New Delhi: Cinnamon, an ingredient commonly used in Indian food, can be highly beneficial in managing metabolic syndrome, research by the All India Institute of Medical Sciences (AIIMS), Institute of Home Economics (University of Delhi), and Fortis CDOC Hospital shows.
Metabolic syndrome is a group of medical conditions—increased blood pressure, high blood sugar, excess body fat around the waist, and abnormal cholesterol or triglyceride levels—that occur together, increasing the risk of heart disease, stroke and diabetes in an individual.
Scientists investigated the effect of cinnamon in diet among Asian Indians who had a much greater propensity to develop multiple metabolic problems leading to diabetes at an early age. Individuals with metabolic syndrome were identified and recruited from a private hospital and a clinic located in south Delhi. The study included over 130 patients who were given cinnamon capsules for 16 weeks.
The results showed considerable beneficial effect of cinnamon supplementation on patients with metabolic syndrome, with significant decrease in hyperglycemia, body weight, total adiposity, abdominal adiposity and serum lipid levels on using 3g/day of cinnamon.
The research was published in ‘Lipids in Health and Disease’, an international journal, in June 2017.
With the consumption of cinnamon, the weight of the patients on trial decreased by 3.8%, body mass index reduced by 3.9% and body fat decreased by 4.3%, waist circumference reduced by 5.3%, blood pressure decreased by 9.7% and fasting blood glucose decreased by 7.1%.
“The promising results of this research reveal that Indian spices and herbs can have tremendous health benefits. Cinnamon is a spice which is commonly used in Indian kitchens and hence can be easily incorporated in daily diets, which has a potential to balance out the metabolism better," said Dr Seema Puri, associate professor at Institute of Home Economics, University of Delhi.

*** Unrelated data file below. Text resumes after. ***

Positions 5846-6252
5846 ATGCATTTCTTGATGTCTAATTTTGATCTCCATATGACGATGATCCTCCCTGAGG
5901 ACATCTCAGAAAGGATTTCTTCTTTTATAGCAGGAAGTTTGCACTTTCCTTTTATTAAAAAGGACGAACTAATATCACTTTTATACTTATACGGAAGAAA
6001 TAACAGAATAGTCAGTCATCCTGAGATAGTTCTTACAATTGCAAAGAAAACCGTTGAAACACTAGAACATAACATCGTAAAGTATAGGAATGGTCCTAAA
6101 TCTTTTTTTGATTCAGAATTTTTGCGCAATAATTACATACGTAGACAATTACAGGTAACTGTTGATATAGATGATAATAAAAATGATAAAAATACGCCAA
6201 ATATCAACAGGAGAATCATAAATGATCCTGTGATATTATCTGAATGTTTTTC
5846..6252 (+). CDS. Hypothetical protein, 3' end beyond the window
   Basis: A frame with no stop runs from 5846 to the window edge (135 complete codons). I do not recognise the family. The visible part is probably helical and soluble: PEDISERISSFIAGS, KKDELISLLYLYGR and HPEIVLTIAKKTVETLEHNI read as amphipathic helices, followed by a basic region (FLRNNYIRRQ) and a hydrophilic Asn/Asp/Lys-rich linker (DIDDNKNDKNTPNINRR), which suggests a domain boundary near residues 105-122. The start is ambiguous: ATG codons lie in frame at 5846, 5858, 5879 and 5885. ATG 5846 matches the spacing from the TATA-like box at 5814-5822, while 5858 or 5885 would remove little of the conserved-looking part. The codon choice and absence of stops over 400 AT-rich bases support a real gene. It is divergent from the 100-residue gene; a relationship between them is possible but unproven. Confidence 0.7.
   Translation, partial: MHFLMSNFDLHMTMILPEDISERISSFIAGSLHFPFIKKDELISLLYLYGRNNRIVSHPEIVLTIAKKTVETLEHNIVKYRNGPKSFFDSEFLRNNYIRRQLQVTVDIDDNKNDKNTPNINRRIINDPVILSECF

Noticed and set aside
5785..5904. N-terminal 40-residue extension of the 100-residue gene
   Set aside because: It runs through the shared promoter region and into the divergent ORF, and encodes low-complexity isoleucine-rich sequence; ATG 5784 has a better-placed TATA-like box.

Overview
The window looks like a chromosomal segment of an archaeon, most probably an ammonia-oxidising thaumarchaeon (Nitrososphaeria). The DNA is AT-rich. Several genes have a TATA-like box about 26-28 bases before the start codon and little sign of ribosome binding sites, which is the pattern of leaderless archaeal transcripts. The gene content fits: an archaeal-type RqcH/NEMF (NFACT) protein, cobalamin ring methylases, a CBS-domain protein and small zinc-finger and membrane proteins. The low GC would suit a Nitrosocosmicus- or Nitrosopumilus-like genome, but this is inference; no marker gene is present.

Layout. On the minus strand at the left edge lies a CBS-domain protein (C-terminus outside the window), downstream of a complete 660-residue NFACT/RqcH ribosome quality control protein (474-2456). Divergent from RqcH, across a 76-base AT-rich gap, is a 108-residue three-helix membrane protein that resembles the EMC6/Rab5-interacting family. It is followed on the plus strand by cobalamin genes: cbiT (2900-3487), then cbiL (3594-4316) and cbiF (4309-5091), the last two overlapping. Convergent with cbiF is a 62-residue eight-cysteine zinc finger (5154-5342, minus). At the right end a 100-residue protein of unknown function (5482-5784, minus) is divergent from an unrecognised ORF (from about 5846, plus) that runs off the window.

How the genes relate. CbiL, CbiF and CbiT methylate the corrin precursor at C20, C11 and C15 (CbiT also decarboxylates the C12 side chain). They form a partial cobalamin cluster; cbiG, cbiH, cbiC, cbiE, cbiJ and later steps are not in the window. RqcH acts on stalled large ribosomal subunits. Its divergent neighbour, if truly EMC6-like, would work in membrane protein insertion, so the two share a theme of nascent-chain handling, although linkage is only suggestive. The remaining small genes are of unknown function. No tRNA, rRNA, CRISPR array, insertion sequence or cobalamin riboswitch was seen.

Asian Indians have long been considered to be a “high-risk population" for metabolic syndrome, type 2 diabetes (T2DM) and cardiovascular disease (CVD). During the previous three decades, the prevalence of T2DM has doubled in India, and early onset and severe CVD is frequently seen.
“The reasons for such rapid rise of diseases in Indians are multiple; but mostly related to imbalanced diets and increased physical inactivity due to economic liberalization, urbanization and mechanization. Cinnamon should be included in meals by all adult Indians, and particularly those who have multiple metabolic risk factors or diabetes. Indian herbs and spices have enormous beneficial properties that need to be proven with scientific research like this," said Dr Anoop Misra, director, National Diabetes Obesity and Cholesterol Foundation, and chairman, Fortis CDOC Hospital for diabetes.
Interestingly, there were no side effect noted in patients with the inclusion of cinnamon in their diet. The major components present in cinnamon include cinnamaldehyde, cinnamic acid, eugenol and coumarin.
“If cinnamon acts at the cellular level in improving insulin resistance, it could be of great value to Asian Indians who have high predisposition for insulin resistance, more than other ethnic groups," said Dr Sonal Gupta Jain, assistant professor at Institute of Home Economics, University of Delhi.
“In addition, decrease in overall obesity and abdominal obesity would be of relevance for Asian Indians, since much of their tendency of development of metabolic syndrome and diabetes could be ascribed to such body composition characteristics. Further, cinnamon is cost-effective in comparison to anti-hyperglycemic or weight loss medications," she said.